European banks continue to deliver, on earnings and calls

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The earnings season has finally kicked off in Europe with the banks leading the way, and given the volatility in US regional banks, with First Republic currently battling for survival, and the fallout from the Credit Suisse (CS) take over, it’s no surprise that a lot of attention was going to be focused on their results.

So far, we have heard from, among others, Deutsche Bank, Barclays, Santander, Standard Chartered, BBVA, Sabadell, Nordea, Swedbank, Danske, Svenska and SEB, and very much as we expected the results have been stellar. We’ve seen them, by and larger, beating on the top line revenue and bottom line net income, reporting strong and stable/increasing capital levels, low non-performing loans and giving encouraging outlooks on cost of risk. One of the more pleasing aspects of the earnings is that many of the banks did well because of increasing net interest margins, driven by higher rates; taking deposits and lending being the bread and butter business for most banks. Net interest income is stable and repeatable, which is why it is so important, and doesn’t rely on the banks having to outperform when trading fixed income, equities or commodities etc. Or similarly on them having to beat their competitors to win mergers and acquisitions business, although, of course, this is also valuable business for a lot of banks.  

Amongst the earnings, it’s worth noting that Deutsche Bank, which was the focus of much negative speculation in the aftermath of the CS collapse, reported robust earnings and one of their best quarters in a decade, which must be very pleasing to management.  

In addition to the earnings announcements, we also saw an announcement this morning from UniCredit that they were calling their 6.625% AT1 bond. This is the first AT1 bond to hit its call window since the CS collapse and with the market looking closely on, we think it was important to see UniCredit call as a sign of strength for both the name and wider sector. Lloyds are next up, with their call window opening tomorrow, Friday 28th April, and markets are very much expecting a call from them as well – and if they do so we think this should help bring further confidence to the AT1 market.

UniCredit are due to announce their earnings next week, but they had already informed the market that the ECB had approved their €3.34bn share buyback. In our view, a share buyback and calling bonds on their first call date, be that AT1s or Tier 2s, are very strongly linked. Permission must be received to call an AT1, as it must before attempting a share buyback, and being allowed to do this is a very strong vote of confidence by the regulator, signalling that the bank is in good health. It is interesting that the bank is not replacing the AT1 at the current time, saying: “UniCredit has limited need for TLAC/MREL funding for the remainder of this year and no need to issue AT1 instruments in the foreseeable future”, and with a Maximum Distribution Amount (MDA) buffer of 554bps, it is no surprise the regulators approved both the buyback and AT1 call.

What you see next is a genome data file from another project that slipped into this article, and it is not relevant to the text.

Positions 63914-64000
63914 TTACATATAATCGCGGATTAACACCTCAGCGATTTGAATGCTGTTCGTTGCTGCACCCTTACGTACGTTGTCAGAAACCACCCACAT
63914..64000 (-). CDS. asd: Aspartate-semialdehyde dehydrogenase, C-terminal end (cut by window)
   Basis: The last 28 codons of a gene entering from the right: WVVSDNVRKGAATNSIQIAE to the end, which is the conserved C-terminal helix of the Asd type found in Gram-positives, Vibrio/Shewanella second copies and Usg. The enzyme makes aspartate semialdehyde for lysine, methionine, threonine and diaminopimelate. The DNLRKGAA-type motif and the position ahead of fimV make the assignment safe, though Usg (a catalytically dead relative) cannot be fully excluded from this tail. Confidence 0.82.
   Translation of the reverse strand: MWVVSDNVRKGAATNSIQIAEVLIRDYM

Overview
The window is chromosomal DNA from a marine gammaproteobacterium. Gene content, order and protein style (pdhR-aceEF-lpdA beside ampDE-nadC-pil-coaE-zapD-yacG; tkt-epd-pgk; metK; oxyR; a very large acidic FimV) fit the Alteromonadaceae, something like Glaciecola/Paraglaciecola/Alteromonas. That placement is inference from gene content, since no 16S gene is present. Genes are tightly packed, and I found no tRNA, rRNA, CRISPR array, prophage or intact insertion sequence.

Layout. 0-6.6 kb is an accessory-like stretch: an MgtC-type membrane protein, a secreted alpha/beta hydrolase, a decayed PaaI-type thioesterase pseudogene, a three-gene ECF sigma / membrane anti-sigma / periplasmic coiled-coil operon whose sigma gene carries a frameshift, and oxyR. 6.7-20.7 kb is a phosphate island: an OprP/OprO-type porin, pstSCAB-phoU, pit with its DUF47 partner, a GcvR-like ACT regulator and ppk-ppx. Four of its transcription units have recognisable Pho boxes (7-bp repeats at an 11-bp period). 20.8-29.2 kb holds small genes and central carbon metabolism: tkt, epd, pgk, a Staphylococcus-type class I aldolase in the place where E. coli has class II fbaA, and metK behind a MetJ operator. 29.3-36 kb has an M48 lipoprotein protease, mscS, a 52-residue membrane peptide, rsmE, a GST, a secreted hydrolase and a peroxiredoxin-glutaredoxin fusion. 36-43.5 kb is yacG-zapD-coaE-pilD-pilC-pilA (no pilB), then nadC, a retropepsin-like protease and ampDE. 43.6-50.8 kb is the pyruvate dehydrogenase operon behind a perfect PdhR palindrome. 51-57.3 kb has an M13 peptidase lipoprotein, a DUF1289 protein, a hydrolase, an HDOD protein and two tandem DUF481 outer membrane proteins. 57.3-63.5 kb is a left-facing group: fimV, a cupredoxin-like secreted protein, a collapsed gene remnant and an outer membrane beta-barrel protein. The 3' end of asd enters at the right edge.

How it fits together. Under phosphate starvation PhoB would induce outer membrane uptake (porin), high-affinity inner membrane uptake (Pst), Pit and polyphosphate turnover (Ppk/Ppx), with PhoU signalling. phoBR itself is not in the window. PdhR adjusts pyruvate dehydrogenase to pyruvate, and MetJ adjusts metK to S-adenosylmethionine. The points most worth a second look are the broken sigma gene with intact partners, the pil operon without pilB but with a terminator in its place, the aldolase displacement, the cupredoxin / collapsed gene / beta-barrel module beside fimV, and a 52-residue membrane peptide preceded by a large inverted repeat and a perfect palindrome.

UniCredit are not alone in announcing a share buyback and we wouldn’t be surprised to see even more banks go down this route – Euro bank shareholders have suffered from poor equity markets for a long time, with banks often having very low Price to Book ratios. One way to reward owners, when equity prices are staying stubbornly low, is to return some of the excess capital, as demonstrated by UniCredit. However, as mentioned, we think there should be a strong read across to likely actions on AT1 calls. If a bank were to buy back shares and shortly afterwards tell their debt holders that they weren’t calling a bond because they needed the capital, this would naturally be viewed very negatively by debt investors. Although, we also think it’s unlikely that a regulator would allow a bank to take this decision. 

For now, despite the very strong earnings so far, and the call by UniCredit, bank debt remains at very high yields. For example, sticking with UniCredit, its 8% AT1 bond, which is callable in June next year, is still trading at double digit yields (by trading, I mean there are numerous bids at ~12% yield, and no offers). With bank earnings over the coming days likely to remain strong, we continue to see European bank debt, from Senior to AT1 bonds, as offering very attractive value opportunities.

 

 

 

 

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